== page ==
Here are seven tips Wartenweiler shared about how to find new opportunities through virtual networking, even during a pandemic.


Use private messages.

One of the first rules of networking is to always show up early, and that applies to virtual events as well, especially if the platform is Zoom. Zoom allows for private messages between attendees, so Wartenweiler takes advantage of the lull before events start to say hello to people she knows and introduce herself to other attendees. “Clearly we have similar interests or we wouldn’t both be there,” she says. “So I’ll just write something like, ‘Hey, we’ve never met before, I’m Cassidy—I’d love to connect afterward.’”


Get fluent in all of the top platforms.

Don’t just limit yourself to the virtual video conferencing platform you’ve always used,  Wartenweiler says. Microsoft Teams provides a crisp picture quality for groups of four or fewer, but if you’re meeting with more people, Zoom allows more faces on-screen at a time, keeping people more engaged. Google Hangouts can be a good way to connect one-on-one without being distracted by looking at your own face. 

If you know how to use multiple platforms, you can put your meeting attendees at ease by offering to use the platform they are most familiar with. 

When deciding which platform to use or how to structure a meeting, ask yourself the same questions you would ask for an in-person event: Who is your audience? Does everyone know each other? Can everyone see each other? How do we get everyone engaged? 


Find creative ways to surprise and delight prospects.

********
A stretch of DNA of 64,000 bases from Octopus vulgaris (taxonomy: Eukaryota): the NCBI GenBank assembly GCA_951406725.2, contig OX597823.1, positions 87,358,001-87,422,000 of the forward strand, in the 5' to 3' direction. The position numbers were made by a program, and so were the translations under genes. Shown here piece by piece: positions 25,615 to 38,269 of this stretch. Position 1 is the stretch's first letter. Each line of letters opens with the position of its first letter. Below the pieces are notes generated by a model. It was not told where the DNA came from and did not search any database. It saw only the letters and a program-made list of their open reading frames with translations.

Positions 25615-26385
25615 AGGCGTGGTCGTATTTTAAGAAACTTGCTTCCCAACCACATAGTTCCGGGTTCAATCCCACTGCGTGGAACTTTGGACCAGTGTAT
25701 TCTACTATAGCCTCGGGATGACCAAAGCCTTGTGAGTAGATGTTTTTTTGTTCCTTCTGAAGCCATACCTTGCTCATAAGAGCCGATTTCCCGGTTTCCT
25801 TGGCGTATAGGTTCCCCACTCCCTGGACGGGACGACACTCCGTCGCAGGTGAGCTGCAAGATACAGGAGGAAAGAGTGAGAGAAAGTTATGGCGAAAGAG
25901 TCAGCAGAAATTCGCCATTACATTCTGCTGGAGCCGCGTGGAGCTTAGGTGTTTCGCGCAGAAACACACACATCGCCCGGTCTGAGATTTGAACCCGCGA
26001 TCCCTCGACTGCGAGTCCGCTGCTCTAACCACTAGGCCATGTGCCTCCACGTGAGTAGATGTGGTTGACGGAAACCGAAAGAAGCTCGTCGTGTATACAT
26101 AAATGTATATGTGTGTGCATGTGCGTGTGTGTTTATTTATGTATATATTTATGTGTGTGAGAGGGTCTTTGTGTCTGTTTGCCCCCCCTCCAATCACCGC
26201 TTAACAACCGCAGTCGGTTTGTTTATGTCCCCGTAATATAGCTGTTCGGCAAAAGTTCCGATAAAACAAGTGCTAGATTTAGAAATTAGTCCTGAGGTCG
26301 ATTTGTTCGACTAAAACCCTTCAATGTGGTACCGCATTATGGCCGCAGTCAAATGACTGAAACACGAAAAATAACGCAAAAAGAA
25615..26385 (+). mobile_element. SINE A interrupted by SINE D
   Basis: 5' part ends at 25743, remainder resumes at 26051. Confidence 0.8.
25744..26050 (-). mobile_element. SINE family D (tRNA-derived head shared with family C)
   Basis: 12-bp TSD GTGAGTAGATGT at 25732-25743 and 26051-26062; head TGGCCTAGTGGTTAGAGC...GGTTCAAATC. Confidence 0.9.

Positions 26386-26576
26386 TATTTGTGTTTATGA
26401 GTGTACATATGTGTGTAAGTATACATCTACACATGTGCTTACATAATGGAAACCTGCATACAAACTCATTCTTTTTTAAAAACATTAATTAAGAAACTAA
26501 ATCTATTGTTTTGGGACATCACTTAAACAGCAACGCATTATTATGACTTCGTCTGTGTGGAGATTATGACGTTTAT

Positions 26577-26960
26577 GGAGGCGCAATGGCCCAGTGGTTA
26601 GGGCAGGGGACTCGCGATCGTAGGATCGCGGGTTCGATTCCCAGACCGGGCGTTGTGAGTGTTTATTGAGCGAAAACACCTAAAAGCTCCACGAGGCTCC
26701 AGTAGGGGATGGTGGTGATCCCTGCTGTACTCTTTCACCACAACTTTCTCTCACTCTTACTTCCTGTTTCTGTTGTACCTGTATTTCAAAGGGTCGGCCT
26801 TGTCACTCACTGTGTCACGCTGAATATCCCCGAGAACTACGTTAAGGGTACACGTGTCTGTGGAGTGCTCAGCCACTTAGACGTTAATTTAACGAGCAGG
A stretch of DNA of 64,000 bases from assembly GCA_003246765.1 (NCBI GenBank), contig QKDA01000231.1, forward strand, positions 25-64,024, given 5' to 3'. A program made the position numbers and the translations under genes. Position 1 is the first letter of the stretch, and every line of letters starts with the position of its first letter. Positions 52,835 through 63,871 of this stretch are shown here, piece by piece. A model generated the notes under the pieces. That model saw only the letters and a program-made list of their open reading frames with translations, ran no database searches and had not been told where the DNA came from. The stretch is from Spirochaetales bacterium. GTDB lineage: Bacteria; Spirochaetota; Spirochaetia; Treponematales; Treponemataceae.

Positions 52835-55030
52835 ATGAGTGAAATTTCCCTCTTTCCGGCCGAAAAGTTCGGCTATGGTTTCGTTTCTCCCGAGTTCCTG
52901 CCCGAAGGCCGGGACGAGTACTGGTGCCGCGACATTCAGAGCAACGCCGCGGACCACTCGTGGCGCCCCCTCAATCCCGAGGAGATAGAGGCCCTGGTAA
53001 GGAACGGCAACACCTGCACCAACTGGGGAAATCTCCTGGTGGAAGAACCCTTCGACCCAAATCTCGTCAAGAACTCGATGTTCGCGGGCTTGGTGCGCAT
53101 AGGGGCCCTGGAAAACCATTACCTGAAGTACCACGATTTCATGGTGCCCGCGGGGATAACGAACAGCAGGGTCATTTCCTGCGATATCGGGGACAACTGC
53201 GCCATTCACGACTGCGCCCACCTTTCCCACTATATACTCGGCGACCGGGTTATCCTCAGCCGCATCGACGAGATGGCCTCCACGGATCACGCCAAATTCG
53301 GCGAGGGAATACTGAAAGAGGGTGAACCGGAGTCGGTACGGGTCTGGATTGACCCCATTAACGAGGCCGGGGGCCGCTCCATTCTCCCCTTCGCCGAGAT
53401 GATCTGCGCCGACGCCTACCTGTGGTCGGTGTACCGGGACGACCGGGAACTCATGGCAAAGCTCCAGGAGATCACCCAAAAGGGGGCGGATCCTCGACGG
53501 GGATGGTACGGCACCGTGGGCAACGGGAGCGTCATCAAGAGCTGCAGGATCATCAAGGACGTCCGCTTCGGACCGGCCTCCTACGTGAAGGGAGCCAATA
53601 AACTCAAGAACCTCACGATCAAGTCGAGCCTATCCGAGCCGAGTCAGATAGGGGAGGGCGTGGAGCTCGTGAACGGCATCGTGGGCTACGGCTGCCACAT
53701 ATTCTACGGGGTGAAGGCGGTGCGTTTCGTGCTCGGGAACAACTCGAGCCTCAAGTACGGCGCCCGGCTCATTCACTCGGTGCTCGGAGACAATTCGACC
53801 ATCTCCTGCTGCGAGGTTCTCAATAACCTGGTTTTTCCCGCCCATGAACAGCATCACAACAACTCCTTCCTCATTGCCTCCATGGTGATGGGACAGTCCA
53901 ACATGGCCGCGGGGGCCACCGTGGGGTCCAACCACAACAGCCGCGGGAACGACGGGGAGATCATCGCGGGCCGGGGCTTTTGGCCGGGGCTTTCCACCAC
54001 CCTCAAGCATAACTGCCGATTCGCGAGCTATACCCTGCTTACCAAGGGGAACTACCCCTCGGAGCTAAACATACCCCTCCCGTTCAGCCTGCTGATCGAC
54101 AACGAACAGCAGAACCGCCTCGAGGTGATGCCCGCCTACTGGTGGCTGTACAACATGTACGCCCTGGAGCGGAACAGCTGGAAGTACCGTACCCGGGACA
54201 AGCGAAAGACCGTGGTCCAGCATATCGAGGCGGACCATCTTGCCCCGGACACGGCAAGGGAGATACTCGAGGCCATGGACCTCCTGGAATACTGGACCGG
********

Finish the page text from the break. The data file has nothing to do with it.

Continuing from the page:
Wartenweiler’s networking style reflects her lively personality, so she has been finding ways to bring that creativity to virtual meetings. One idea she’s considering is inviting a prospect to coffee and then mailing them a mug with her company’s logo and a bag of local coffee. She’s also thinking about how to throw a virtual dinner party for a client by teaming up with a local chef to do a virtual cooking class. And to stay connected with a women’s group, she tried leading the attendees through preparing a cocktail with the utensils she had on hand. She’s no mixologist, but it made for a fun event, she says.  

“That’s who I am—I’m goofy, vulnerable, I wear who I am on my sleeve,” she says. “With virtual networking, we have an opportunity to play around. No one has expectations about how this is supposed to work. So be vulnerable with the technology. Be willing to fail. Don’t be afraid to still be human.”


Use virtual-friendly games and engagement tools wisely.

Games can be a really great way to get different people onto the screen and keep people engaged. Wartenweiler said she has seen some event hosts use games in the middle of an event to break up the monotony of staring at the screen. 

Virtual game platforms have exploded since the pandemic began, so there are many to choose from with a quick Google search. But some work better than others in a business meeting, and some require no apps at all. A few games to consider include: